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Index to Submitters of The Cozy Corner Letters
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September 16, 1895

TO CORRESPONDENTS -- When writing letters to Big Hat's department for publication, write on one side of the paper only. Printers never turn their copy, and the editor has no time to rewrite half, or even part, of your letters. Give your full name and address. Anonymous letters are never printed. These rules are imperative.


LILLIE MOORE, Brady, McCulloch Co., Tex. -- Mr. Big Hat and cousins: I have been reading The News for over a year now and I like it splendidly, especially the cousins' letters. I live in Brady. It is a small town, containing 11 stores, 1 market, 1 drug store, 1 saloon and 2 livery stables. Mamma has a dry goods and millinery store. My age is 15 years. I wish to join the Summer School as Texas history was my favorite study when I studied history.

CHARLIE O'DONNELL, Grand Prairie, Dallas Co., Tex. -- Mr. Big Hat and Cousins: Here comes another boy knocking for admittance to your cozy corner. I thought I would try to help the boys out, as the girls are so far ahead of them. I am 13 years old. My father takes The News and I like to read the cousins' letter. I live on the farm and will soon have to begin picking cotton. I like to live on the farm very well. I have two brothers and five sisters. Mr. Big Hat, I have one of your photographs, and I think you are real pretty. This is my first attempt to write. I go to Sunday school every Sunday.

IDA WADE, Plano, Collin Co., Tex. -- Mr. Big Hat and cousins: I will join your happy band if you will permit me. I have been reading the cousins' letters and think they are interesting. We have been taking The News for several years, and I think it is the best paper published. It is raining here to-day. I had been picking cotton before the rain commenced. I can pick 150 pounds a day. How do you think that does for a little girl 10 years old? I have five brothers and two sisters. Now, Mr. Big Hat, you must not let Peggy get this letter, for I want to see it in print.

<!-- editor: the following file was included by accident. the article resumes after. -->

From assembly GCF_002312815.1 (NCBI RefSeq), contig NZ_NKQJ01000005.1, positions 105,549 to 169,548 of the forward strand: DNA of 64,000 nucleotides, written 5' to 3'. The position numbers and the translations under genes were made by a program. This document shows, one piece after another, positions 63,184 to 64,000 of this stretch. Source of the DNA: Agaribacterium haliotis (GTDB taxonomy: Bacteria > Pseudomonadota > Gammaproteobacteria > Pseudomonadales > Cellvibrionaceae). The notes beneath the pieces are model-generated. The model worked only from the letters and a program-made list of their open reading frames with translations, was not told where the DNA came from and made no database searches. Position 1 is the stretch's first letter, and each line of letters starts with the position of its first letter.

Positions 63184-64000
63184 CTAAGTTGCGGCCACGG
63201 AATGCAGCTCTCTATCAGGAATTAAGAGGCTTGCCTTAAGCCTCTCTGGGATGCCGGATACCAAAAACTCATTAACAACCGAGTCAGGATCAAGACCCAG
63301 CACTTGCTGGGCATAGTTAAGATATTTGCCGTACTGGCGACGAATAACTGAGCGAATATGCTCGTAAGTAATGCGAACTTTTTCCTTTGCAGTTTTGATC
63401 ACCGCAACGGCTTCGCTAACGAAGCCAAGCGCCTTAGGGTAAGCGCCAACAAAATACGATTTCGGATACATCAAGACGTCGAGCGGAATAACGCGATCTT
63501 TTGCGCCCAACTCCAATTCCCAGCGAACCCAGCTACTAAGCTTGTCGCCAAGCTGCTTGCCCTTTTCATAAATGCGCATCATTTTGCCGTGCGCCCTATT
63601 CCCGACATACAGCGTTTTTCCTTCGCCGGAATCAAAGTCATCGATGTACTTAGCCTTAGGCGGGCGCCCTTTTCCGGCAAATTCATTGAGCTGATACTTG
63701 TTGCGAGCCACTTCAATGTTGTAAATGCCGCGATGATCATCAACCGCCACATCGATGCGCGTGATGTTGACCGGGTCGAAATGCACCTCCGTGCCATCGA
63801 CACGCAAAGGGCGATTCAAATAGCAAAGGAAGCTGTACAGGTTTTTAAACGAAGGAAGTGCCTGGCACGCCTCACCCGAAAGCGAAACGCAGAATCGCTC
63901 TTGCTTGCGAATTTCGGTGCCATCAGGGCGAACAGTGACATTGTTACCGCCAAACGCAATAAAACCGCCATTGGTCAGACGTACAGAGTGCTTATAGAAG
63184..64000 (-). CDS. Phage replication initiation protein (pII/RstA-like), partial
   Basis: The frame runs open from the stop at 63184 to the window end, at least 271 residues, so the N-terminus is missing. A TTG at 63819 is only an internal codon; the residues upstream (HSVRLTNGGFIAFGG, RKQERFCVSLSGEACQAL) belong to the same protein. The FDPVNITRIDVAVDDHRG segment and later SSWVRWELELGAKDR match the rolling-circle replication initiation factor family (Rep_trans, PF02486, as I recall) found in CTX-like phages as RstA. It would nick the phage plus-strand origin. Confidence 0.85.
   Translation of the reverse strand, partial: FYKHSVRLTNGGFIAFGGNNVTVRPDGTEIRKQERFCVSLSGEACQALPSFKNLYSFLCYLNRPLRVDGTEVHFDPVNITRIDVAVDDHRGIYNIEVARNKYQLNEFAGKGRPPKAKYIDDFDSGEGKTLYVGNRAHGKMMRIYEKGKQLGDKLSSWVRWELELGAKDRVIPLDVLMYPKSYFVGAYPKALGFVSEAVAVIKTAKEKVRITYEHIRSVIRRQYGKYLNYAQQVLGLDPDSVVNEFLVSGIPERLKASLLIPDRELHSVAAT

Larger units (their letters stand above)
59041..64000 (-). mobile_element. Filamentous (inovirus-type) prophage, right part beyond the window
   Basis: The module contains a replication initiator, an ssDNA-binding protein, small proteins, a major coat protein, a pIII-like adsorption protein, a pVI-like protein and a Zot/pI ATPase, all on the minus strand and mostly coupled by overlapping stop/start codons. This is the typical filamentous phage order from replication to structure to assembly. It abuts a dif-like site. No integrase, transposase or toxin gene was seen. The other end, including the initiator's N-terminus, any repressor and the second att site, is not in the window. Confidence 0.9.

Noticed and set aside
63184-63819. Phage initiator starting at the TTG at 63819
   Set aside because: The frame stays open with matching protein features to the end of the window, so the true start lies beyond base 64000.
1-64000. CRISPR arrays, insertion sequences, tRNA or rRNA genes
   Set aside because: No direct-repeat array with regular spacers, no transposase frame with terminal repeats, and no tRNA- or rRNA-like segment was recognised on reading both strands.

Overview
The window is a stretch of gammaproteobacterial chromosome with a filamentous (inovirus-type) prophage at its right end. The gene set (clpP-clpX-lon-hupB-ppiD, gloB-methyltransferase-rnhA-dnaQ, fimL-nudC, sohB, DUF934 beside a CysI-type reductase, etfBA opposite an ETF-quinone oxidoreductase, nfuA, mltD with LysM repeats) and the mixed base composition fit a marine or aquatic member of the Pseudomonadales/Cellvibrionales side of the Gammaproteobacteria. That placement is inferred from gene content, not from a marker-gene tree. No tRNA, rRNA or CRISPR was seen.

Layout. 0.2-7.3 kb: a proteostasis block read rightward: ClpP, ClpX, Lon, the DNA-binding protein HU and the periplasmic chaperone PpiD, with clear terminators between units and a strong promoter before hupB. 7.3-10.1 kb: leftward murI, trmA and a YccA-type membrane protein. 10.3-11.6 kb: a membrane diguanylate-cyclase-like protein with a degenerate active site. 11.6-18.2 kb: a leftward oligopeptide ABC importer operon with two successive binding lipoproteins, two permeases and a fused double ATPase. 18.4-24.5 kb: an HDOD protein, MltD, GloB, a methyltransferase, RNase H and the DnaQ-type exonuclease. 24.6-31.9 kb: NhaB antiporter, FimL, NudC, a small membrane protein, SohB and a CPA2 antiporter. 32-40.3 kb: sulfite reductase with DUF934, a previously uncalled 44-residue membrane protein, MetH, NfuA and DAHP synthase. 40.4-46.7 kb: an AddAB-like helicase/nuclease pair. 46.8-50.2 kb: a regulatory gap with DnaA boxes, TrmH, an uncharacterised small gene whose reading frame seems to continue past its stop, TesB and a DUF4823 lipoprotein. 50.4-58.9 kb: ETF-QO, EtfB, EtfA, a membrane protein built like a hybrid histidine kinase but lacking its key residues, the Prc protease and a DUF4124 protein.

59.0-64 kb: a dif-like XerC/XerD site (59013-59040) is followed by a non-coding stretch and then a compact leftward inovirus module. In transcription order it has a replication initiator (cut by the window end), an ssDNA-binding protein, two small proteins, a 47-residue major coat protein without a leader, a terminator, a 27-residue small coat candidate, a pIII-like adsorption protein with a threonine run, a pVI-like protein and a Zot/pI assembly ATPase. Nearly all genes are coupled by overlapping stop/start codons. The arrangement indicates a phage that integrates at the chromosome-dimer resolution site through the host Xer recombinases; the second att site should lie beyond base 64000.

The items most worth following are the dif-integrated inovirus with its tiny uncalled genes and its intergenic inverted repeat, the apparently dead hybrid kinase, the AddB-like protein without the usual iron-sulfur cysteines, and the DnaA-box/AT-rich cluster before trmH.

JONNIE JONES, Brady, McCulloch Co., Tex. -- Mr. Big Hat. I don't know whether you will publish a letter from me or not. My papa is not a subscriber to The News, but my Uncle Jasper is, and he lives here and always reads the cousins' letters. I am a little girl 12 years old. My papa is a stock raiser. I can ride any horse that doesn't buck too hard. I have attended four schools. I want to ask the cousins some questions. In what country is the ruins of the old San Saba mission? Where did the celebrated Jim Bowie fight occur? Where is the silver mine they had just left when the fight occurred? What noted man is McCulloch county named for? In what county is the noted block house on the San Saba? I can answer these questions, but I want some of the cousins to answer them. I will send the answers to any one who requests them or will send them to Mr. Big Hat.

EDWARD HORN, Wills Point, Van Zandt Co., Tex. -- Mr. Big Hat and cousins: It has been so long since I have written to the department that I am afraid the cousins have forgotten me. But while I have been silent, I have been reading the letters from the rest. Cotton picking is in full blast in old Van Zandt. Our long summer rest is over, work time has come, and oh, how we young folks dread to start to the cotton field these hot days. Cotton is not good this year as it was last, but the corn crop is fine. I have been going to a grammar and arithmetic school. It only lasted twenty days, but we learned a whole lot. We did not have many boys, and no girls. I am going to school this winter. The same teacher is going to teach. I think he is devoted to his work and kind to the pupils. I notice in some of the cousins' letters that they call us boys " sleepy heads. I know some of us are not as studious as we ought to be, but the truth of it is we farmer boys do not have time to devote to anything much but farming. I think Mr. Big Hat ought to help us out in our efforts. Girls, please don't put us down so. L. C. Fountain, come again. Your letter was admired much, especially your description of how days are lost and picked up. What has become of Bessie Bee? I have not seen anything from her in a long time. Bessie, come again. There have been several protracted meetings going on around here the past few weeks. I live on the Wills Point and Greenville road, five miles north of Wills Point and twenty-five miles south of Greenville. I will ask a question: When was the first shipload of slaves landed on the American continent? I will write a longer letter next time. I solicit correspondence.